Virtual Schools

Megan Black


Most people that think of cyber charter schools, think they are schools that are responsible for students’ entire education. There has been no shortage of solutions for improving the nation’s public schools. School leadership, teacher quality, standards, testing, funding, and a host of other issues have crowded reform agendas. But an important trend in public education has gone largely unnoticed in the cacophony of policy proposals. The rise of a completely new class of public schools, virtual schools using the Internet to create online classrooms, that is bringing about reforms that have long eluded traditional public schools. Students that attend full-time virtual schools experience it as the primary sponsors of online learning. But in fact these cyber schools serve a small portion of the students learning online.



Positive Aspects

  • One-one-one attention and the ability to work at their own pace
  • More flexibility in choosing when and where they learn-whether to accommodate health issues, special talents and interest in sports or the performing arts, family travel, or other scheduling needs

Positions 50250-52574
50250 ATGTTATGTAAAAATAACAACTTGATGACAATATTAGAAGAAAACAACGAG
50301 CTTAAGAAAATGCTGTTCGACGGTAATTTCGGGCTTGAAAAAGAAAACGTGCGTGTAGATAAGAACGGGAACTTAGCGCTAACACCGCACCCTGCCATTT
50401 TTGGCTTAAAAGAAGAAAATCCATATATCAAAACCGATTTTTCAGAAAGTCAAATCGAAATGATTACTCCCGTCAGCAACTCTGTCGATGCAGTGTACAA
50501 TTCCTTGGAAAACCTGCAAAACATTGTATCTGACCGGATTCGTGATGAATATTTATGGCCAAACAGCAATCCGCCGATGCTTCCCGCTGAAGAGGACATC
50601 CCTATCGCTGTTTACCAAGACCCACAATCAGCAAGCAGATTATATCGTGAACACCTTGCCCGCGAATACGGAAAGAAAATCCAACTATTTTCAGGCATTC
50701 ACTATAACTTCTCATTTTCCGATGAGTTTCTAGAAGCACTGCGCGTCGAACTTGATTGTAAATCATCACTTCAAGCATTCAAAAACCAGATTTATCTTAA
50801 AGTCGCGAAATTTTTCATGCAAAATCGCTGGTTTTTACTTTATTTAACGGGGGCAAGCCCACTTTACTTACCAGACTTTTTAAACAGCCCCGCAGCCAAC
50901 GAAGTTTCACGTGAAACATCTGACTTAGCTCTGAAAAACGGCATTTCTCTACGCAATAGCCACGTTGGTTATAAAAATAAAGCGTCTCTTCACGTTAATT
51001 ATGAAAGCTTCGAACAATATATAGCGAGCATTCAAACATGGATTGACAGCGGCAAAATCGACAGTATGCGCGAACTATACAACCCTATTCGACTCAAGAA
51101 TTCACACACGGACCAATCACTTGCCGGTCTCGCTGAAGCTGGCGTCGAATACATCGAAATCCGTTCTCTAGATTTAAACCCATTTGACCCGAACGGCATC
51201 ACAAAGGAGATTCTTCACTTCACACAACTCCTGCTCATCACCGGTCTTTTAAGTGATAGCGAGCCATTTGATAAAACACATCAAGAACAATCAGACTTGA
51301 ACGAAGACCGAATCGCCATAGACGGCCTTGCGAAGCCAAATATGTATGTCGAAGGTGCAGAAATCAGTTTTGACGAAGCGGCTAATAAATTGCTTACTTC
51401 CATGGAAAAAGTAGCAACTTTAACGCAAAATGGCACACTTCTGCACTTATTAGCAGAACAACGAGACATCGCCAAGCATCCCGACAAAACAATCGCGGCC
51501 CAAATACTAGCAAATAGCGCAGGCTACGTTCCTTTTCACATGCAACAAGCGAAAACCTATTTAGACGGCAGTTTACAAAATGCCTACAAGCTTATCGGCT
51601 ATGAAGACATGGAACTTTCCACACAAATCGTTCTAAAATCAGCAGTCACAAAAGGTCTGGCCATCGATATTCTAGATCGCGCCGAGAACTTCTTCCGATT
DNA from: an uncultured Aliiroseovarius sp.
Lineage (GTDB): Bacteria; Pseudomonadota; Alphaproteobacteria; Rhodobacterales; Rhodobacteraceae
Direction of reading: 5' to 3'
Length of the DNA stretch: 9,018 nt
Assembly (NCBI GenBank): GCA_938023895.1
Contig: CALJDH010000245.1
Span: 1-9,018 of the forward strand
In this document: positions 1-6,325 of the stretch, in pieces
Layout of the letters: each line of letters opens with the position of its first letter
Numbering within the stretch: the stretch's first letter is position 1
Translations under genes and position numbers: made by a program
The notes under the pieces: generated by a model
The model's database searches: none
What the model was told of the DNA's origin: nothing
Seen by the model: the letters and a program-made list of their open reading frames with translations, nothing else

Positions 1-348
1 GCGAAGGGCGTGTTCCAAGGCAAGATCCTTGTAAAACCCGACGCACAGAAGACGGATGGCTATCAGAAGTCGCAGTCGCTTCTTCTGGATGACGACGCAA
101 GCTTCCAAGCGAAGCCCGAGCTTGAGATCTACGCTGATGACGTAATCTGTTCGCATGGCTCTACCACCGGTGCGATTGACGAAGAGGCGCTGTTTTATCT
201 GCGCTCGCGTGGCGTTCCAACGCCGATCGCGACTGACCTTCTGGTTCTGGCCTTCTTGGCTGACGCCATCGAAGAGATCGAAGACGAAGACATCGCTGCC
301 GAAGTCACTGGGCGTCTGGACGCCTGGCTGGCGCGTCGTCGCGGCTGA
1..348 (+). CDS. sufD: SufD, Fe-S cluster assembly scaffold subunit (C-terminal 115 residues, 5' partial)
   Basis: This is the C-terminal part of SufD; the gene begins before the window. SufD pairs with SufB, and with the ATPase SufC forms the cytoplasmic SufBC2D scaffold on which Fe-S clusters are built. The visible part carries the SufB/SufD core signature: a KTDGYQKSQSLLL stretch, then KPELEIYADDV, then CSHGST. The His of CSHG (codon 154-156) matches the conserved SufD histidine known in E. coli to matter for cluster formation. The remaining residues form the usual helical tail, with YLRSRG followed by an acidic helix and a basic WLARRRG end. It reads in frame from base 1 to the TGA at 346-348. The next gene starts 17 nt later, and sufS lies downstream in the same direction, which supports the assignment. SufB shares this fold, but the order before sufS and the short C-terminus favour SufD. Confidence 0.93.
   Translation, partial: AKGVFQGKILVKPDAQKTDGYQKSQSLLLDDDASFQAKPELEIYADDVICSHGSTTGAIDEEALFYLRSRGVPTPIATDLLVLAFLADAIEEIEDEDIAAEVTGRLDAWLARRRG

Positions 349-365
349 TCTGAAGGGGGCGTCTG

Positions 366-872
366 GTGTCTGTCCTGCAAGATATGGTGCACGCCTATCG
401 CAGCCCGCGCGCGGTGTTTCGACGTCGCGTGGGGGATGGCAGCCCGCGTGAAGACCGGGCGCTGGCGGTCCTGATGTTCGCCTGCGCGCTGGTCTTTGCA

• Personalized learning plans to help them grow and meet their goals-whether preparing for college or the workforce

Negative Aspects

Students in cyber charter schools scored significantly lower in both reading and mathematics than students in traditional schools and lower in mathematics than students in charter schools. For struggling students to succeed in a virtual school, the family and the student alike have to make a strong commitment to completing remediation activities, attend classes regularly, and working closely with the teachers.


Nationally, there are several associations that research, collect data, support, and create awareness about online learning.

Nationwide, 45 states have online educational programs. Just two New England states offer an online education. In 1997, Florida established the first statewide, internet-based public high school. Today, the Florida Virtual School (FLVS) enrolls more that 200,000 middle and high school students.

Virtual schools have the same goal as traditional, brick-and-mortar schools: to graduate students. Unlike traditional schools, virtual schools are Internet-based and available 24/7. Online learning enables student-centered teaching approaches. With personalized learning, education is a one-to-one ratio with instructors focusing on one student at a time. Every student has a front row seat. This allows for each student to learn at their own pace and the flexibility to take classes from anywhere, at any time.